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California Approves Driverless Cars on Public Roads
September 25, 2012

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Driverless cars are now allowed on California public roads.

Jerry Brown, the governor of California, signed into law a series of performance and safety regulations that would ensure that cars driven by software would adhere to road rules and expectations of drivers behind the wheels of other cars.

The cars, driven by Google software, are not fully autonomous; rather, they incorporate a system of video cameras, lasers, and radar sensors to steer the car, without need for human input. Human drivers are in the cars, of course, behind the steering wheel, and can take over at a moment's notice.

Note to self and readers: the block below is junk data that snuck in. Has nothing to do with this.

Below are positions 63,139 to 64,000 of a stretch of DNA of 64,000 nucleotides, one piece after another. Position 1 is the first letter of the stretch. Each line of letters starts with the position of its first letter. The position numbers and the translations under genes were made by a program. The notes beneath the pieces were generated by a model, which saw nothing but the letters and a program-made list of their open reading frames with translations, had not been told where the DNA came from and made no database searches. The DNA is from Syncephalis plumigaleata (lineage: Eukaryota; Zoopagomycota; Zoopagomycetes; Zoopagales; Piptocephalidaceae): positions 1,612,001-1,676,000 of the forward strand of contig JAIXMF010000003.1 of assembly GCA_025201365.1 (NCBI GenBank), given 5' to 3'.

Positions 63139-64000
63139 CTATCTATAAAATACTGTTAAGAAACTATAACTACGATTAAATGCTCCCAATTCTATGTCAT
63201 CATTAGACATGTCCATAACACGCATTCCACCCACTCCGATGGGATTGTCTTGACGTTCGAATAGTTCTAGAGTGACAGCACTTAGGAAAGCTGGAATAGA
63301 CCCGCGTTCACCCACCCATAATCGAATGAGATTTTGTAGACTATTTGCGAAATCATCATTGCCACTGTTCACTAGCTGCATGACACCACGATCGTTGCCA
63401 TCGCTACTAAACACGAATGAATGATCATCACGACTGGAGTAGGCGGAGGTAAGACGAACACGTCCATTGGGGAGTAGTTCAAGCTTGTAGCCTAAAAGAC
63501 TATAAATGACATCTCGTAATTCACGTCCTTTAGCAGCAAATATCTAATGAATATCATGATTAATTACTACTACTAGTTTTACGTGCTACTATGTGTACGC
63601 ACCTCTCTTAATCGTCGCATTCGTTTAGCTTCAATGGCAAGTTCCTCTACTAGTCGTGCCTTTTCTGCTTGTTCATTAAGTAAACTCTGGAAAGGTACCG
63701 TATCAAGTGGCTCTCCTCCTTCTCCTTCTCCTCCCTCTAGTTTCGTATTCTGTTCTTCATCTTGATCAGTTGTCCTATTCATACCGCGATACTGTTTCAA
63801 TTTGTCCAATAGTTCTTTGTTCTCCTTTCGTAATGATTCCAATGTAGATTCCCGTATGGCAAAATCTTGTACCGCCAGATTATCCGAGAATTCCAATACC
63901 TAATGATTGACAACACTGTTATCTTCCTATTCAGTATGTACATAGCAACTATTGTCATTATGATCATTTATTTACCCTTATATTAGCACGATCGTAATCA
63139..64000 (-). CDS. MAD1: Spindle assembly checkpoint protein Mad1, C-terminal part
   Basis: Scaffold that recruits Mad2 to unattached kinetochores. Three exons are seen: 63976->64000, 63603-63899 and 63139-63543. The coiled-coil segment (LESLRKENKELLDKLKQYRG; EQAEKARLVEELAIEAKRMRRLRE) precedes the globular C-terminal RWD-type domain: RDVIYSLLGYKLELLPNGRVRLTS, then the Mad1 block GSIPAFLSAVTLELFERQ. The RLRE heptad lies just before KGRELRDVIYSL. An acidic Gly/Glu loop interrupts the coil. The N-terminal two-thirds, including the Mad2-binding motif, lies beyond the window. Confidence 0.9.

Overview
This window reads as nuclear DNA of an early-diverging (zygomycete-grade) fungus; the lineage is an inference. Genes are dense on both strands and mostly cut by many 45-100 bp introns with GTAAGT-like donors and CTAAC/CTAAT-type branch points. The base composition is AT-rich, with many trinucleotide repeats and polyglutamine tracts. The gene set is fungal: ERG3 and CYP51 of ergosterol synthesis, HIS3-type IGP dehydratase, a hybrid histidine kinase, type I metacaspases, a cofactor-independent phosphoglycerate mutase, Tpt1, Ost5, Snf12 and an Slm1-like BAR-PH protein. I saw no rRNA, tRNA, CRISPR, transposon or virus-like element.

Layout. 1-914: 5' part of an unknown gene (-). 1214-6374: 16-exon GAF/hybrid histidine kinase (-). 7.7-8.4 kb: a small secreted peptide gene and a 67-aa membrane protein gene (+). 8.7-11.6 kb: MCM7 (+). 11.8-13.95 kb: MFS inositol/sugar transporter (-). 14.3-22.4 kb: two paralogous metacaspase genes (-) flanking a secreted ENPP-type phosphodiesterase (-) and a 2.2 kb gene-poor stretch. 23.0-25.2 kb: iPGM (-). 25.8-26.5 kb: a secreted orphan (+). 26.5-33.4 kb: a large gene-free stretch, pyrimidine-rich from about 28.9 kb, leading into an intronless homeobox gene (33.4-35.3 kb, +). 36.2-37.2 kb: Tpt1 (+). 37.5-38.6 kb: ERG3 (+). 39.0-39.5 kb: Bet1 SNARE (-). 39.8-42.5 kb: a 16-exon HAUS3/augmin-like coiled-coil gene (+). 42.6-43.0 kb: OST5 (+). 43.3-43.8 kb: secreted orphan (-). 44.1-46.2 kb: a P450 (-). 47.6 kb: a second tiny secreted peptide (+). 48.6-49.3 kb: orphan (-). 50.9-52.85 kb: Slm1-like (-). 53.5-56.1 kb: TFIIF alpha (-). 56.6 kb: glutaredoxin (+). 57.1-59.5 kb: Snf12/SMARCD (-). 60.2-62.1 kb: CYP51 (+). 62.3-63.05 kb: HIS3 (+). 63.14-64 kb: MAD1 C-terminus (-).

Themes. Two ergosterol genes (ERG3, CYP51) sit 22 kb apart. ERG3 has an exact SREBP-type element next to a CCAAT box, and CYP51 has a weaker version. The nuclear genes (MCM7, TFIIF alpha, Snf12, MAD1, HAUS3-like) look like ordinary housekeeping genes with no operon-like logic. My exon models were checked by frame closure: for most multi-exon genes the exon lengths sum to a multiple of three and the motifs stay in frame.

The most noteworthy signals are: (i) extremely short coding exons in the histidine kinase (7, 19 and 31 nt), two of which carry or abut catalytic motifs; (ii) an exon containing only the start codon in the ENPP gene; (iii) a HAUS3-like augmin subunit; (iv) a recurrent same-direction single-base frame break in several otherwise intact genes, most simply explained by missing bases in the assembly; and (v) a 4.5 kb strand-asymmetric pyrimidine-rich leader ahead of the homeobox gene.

Brown, who rode to the law-signing ceremony in a Toyota Prius that steered itself, championed the technology as a peek into the future, available today.

It is a time-saver in that the cars can travel more closely together than humans would safely get, with the software ensuring that a safe distance is maintained. It is an energy-saver in that cars can travel in the slipstream of the vehicle ahead of them.

A large handful of American, German, and Japanese automakers are working on autonomous technology. Some exists already. Some vehicles are equipped with self-parking systems.

The California law takes effect in 2013. Two other states, Florida and Nevada, already have similar laws.



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